The Retirement Corporation of America

The Special Rules For A Family Business

Planning So Your Family Business Can Survive

FEW FAMILY-OWNED businesses survive into the second generation and virtually none make it to the third generation. How come? Well, family businesses rarely develop succession plans early enough to be able to keep the venture going after the founder is gone. When planning does start, it seldom focuses broadly enough on covering all circumstances by which the business can change hands.

The day you start your business is the day you start succession planning. After all, what would happen to the business if you are hit by a bus tomorrow?

A succession plan doesn't just mean involving your kids in the business. Thinking broadly, a succession plan is an exit strategy that deals with all possible circumstances that could remove you from the business: not only retirement, but also death or disability, or a decision to sell the business instead of giving it to your children. Unless you evaluate every option, you're not going to make the best decision.

Your succession plan may call for Joe Jr. to take over the business when you reach 70. It also should include life and disability insurance to carry on the business, or "wind it down" if you die or are disabled before your child is ready to take over. It might include an Employee Stock Ownership Plan (ESOP) to share ownership with employees, or a strategic alliance in which another business would assume control of your business if circumstances made it necessary.

Succession planning should also include a strategy for liquidating or selling off the business if none of your children want to succeed you. That's the most common succession plan, and probably the most appropriate. The reality is that family members seldom want to go into the business, but frequently would rather use the inheritance to follow their own pursuits.

Who Does the Succession Planning

The key obstacle to succession planning is that most family-owned businesses tend to be one-person shows. The entrepreneurial founder wants to make all decisions—including who will succeed him and when.

The best decisions are made by a group composed of people whose skills you rely on in your business and personal life: your accountant, general counsel, estate planning counsel, insurance agent, financial advisor, bank or trust officer, and your family investment advisor or money manager. Each brings a different set of talents, plus a different perspective, to the table. Working together, they can provide the broad focus that is essential to sound succession planning.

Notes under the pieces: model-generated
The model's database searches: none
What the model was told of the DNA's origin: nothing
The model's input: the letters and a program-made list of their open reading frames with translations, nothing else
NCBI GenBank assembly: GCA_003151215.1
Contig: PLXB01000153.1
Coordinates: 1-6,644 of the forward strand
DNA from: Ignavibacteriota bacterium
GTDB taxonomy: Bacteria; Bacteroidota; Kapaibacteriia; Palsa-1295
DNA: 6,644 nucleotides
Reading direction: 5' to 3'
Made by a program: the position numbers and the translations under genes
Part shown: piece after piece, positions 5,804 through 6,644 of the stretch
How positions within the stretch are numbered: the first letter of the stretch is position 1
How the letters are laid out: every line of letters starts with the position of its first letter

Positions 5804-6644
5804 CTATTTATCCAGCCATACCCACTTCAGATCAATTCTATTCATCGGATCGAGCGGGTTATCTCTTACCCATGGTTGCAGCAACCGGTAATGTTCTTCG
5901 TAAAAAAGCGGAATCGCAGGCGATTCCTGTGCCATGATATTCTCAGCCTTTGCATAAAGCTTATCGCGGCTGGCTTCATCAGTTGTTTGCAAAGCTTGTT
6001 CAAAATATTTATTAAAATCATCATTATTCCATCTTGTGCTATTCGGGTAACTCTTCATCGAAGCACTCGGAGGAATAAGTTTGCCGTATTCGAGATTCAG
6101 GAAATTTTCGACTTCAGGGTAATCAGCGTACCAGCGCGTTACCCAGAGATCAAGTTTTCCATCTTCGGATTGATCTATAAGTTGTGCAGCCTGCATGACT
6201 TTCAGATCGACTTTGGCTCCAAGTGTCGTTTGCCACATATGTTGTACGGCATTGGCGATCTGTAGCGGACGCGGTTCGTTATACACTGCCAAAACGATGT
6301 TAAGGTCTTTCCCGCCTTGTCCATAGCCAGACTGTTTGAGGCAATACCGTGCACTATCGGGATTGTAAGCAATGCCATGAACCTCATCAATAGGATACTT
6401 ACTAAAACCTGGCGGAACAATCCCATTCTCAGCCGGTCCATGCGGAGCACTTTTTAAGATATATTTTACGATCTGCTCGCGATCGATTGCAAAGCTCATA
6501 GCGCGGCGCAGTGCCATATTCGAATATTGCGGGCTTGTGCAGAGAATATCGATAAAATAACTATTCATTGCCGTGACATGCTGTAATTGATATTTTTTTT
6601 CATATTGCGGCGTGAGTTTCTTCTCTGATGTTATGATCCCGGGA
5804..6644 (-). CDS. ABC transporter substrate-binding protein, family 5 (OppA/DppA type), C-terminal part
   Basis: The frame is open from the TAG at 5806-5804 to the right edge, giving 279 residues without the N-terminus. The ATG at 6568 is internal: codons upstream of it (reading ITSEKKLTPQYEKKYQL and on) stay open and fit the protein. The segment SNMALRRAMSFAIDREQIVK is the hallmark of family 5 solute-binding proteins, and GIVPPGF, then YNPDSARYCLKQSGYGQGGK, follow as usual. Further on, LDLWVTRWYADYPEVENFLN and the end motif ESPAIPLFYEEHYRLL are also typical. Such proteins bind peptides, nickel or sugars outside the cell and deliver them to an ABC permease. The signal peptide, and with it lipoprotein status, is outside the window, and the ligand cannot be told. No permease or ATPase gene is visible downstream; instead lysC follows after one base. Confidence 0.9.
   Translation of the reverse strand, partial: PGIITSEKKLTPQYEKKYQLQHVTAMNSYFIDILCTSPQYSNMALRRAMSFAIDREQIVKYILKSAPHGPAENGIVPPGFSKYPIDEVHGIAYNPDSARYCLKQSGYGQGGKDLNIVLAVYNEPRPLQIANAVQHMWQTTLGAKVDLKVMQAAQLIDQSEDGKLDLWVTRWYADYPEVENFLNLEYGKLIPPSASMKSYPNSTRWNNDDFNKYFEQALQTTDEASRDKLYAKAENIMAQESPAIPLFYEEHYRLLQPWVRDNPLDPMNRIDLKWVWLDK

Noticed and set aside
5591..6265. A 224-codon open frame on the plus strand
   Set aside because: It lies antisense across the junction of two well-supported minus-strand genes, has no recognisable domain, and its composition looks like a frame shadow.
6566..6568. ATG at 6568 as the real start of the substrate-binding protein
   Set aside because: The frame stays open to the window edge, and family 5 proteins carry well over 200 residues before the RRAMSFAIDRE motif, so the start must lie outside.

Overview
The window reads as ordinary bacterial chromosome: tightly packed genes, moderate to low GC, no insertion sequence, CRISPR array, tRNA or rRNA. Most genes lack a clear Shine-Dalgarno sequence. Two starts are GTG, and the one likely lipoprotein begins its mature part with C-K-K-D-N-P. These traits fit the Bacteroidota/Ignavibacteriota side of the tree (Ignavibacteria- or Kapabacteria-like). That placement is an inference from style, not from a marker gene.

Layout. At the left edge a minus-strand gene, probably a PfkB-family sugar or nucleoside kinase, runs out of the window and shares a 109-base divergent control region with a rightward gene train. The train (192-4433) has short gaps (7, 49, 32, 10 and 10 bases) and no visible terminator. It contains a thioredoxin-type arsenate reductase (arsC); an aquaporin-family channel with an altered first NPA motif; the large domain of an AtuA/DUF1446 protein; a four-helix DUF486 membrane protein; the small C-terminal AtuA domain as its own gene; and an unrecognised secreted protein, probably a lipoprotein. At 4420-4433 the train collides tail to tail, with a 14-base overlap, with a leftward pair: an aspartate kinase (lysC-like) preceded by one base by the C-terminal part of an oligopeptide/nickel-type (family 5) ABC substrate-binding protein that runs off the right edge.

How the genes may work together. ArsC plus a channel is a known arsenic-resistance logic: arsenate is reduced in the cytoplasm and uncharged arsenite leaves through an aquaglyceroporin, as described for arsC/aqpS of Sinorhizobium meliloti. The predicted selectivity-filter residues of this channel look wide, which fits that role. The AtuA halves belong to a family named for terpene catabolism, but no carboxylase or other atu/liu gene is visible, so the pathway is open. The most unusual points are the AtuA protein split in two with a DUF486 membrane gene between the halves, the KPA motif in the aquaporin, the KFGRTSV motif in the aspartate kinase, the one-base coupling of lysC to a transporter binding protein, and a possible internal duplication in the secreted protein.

Businesses that don't make the most of the available talent are penny-wise and pound-foolish, reasoning that they don't want to spend a couple of thousand dollars for everyone to sit around a table and talk. But by not doing so, they risk bruised feelings at best, and a once-thriving business dying at worst.

Succession issues really fall under estate planning. A competent estate planner will have tons of business succession planning experience—plus specific knowledge and experience in estate planning. One exception would be a highly specialized business like a dental practice. Then you would bring in someone who specializes in dental practice mergers and acquisitions. That type of person will have contacts with young dentists looking to buy practices and will have many years of experience structuring those specialized kinds of deals.

Making the Succession Plan Work

For the succession to work, two issues must be worked out well ahead of time among parents, children, and your expert advisers.

•  When and how the founder will extricate himself from the business.

•  How the succession plan handles dividing the business among several children, especially when not all plan to enter the business.

It's unrealistic to expect the founder of the business to suddenly walk away one day and never return. The best approach is for the founder to phase himself out of the business—with the succession plan spelling out the time over which the phaseout will occur.

During the phaseout period, the founder should push the successor increasingly into the limelight. Unless the parent tells people, "Go to Joe Jr.—now he's the boss," Joe Jr. will never develop into the leader.

How to Divide Up a Family Business

f there are many children, the path of least resistance is to sell the business and divide the proceeds among family members. One of the least workable things people do is to divide ownership equally among all children—those going into the business and those who are not. That doesn't work very often.

Segregate out the real estate or some other passive asset, and have that owned by the children not active in the business. Everyone shares in the benefits of the business, but you don't have non-working children trying to control children who are in the business.

Another approach involves the use of life insurance. One child inherits the business. Life insurance pays the other children an amount equal to what their share of the business would have been.

Succession plans can run aground when more than one child is given control of the business. Unless the issue is resolved ahead of time, it can lead to destructive infighting. That's why all succession plans should be detailed meticulously while you are still mentally alert. Talk out the succession plan with everyone involved: spouse, children, partners, and any non-family members who will play a key role in the business.

The more key points that are agreed to ahead of time, and the more your estate plan reflects everyone's needs and wishes, the more smoothly the transition will be when you are no longer there.